Saturday, September 29, 2007

It’s a Shamus, Alright

This week is turning out to be something of a Ken Bruen lovefest. First, the Irish novelist’s latest book, Priest, picked up a Barry Award in the category of “Best British Novel.” And now the 2006 U.S. edition of The Dramatist has received top honors in the Private Eye Writers of America’s (PWA) 2007 Shamus Awards competition. Here’s the complete rundown of Shamus winners:

Best Hardcover: The Dramatist, by Ken Bruen (St. Martin’s Minotaur)

Also nominated: The Darkest Place, by Daniel Judson (St. Martin’s Minotaur); The Do-Rei-Me, by Ken Kuhlken (Poisoned Pen Press); Vanishing Point, by Marcia Muller (Mysterious Press); and Days of Rage, by Kris Nelscott (St. Martin’s Minotaur)

Best Paperback Original: An Unquiet Grave, by P.J. Parrish (Pinnacle)

Also nominated: Hallowed Ground, by Lori G. Armstrong (Medallion Press); The Prop, by Pete Hautman (Simon & Schuster); The Uncomfortable Dead, by Paco Ignacio Taibo II and Subcomandante Marcos, and translated by Carlos Lopez (Akashic Books); and Crooked, by Brian M. Wiprud (Dell)

Best First Novel: The Wrong Kind of Blood, by Declan Hughes (Morrow)

Also nominated: Lost Angel, by Mike Doogan (Putnam); A Safe Place for Dying, by Jack Fredrickson (St. Martin’s Minotaur); Holmes on the Range, by Steve Hockensmith (St. Martin’s Minotaur); and 18 Seconds, by George D. Shuman (Simon & Schuster)

Best Short Story: “The Heart Has Reasons,” by O’Neil De Noux (Alfred Hitchcock’s Mystery Magazine [AHMM], September 2006)

Also nominated: “Sudden Stop,” by Mitch Alderman (AHMM, November 2006); “Square One,” by Loren D. Estleman (AHMM, November 2006); “Devil’s Brew,” by Bill Pronzini (Ellery Queen Mystery Magazine, December 2006); and “Smoke Got in My Eyes,” by Bruce Rubenstein (from Twin Cities Noir, edited by Julie Schaper; Akashic Books)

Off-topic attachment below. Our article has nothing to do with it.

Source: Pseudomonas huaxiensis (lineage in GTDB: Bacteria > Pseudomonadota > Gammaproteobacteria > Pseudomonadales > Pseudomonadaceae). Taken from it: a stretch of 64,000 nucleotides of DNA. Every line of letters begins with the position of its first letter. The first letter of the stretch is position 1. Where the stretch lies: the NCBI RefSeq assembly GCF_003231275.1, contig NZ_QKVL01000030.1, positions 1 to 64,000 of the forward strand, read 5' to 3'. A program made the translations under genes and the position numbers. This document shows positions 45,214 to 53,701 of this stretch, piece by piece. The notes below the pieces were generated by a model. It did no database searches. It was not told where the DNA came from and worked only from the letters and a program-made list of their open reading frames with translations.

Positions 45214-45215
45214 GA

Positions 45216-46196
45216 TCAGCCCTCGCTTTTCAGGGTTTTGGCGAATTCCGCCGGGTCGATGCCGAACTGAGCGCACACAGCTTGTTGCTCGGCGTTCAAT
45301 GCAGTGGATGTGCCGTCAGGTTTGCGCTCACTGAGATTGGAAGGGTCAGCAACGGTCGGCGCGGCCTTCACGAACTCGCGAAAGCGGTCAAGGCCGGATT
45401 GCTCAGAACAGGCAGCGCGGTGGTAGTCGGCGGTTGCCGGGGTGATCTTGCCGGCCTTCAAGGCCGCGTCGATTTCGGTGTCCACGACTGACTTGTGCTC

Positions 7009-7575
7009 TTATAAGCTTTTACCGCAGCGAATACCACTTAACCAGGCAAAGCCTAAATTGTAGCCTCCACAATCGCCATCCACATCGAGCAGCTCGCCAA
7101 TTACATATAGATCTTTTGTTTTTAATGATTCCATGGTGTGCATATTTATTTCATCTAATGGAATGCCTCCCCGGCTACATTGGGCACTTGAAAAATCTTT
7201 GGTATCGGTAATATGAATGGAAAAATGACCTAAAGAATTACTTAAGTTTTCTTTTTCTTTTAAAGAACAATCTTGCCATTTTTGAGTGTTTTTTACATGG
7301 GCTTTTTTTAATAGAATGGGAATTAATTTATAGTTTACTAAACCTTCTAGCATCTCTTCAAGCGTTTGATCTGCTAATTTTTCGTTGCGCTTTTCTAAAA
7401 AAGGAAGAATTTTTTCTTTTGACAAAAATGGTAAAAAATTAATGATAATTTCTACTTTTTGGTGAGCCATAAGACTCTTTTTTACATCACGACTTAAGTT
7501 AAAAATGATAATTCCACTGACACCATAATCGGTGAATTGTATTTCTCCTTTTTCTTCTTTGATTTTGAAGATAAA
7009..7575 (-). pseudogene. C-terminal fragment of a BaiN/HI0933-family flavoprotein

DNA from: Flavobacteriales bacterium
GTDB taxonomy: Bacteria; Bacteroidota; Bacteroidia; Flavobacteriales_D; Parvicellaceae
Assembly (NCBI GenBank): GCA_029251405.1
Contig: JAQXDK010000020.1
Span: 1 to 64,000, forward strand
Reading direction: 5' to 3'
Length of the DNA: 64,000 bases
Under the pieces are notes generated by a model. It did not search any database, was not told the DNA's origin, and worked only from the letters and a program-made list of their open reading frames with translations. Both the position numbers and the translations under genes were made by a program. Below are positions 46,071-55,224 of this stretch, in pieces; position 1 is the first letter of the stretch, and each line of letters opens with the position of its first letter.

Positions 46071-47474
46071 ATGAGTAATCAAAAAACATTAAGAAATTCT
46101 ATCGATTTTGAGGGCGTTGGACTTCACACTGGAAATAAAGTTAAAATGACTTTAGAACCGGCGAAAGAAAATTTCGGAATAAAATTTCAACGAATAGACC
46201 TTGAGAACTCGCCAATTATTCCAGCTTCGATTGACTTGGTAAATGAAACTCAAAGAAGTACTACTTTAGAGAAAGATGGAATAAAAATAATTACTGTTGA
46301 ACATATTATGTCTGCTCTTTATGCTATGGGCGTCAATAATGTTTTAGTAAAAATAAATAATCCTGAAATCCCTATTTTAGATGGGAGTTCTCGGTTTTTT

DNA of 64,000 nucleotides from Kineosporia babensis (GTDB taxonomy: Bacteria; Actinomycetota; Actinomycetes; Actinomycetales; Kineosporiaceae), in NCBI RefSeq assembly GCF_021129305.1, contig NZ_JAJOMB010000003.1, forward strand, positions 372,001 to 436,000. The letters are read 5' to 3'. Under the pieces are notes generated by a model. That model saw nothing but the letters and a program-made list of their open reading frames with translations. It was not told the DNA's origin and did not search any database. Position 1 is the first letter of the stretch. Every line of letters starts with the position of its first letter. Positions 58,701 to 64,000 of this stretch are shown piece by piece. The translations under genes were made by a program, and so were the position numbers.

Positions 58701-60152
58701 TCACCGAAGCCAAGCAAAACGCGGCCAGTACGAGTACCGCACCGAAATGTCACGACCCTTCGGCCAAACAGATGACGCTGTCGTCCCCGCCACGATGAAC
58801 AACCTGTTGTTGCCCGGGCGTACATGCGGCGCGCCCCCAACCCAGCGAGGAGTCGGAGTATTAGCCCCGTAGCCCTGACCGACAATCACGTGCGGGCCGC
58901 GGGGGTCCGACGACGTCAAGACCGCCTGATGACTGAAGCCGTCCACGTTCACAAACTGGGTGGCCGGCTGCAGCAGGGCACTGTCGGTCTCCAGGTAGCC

In addition, “The Eye,” a commendation that recognizes a lifetime’s achievement, has been given to Florida author Stuart M. Kaminsky. He is of course the creator of 1940s Hollywood private eye Toby Peters, who first appeared in 1977’s Bullet for a Star and was most recently seen in 2004’s Now You See Him.

And “The Hammer,” a new annual PWA prize celebrating a memorable private eye character or a series, has gone to Hollywood gumshoe Shell Scott, who was introduced in Richard S. Prather’s 1950 novel, Case of the Vanishing Beauty, and went on to appear in almost three dozen more books. Prather died earlier this year at age 85.

Finally, Keith Gilman, a cop whose stories have appeared in Demolition Magazine, ThugLit, Mouth Full of Bullets, and other online publications, has won the 2007 St. Martin’s/PWA contest.

This year’s Shamus Awards were presented in the course of last evening’s PWA banquet, held in Anchorage, Alaska, during the Bouchercon convention. For more information, click over to Robert J. Randisi’s PWA News and Views blog.

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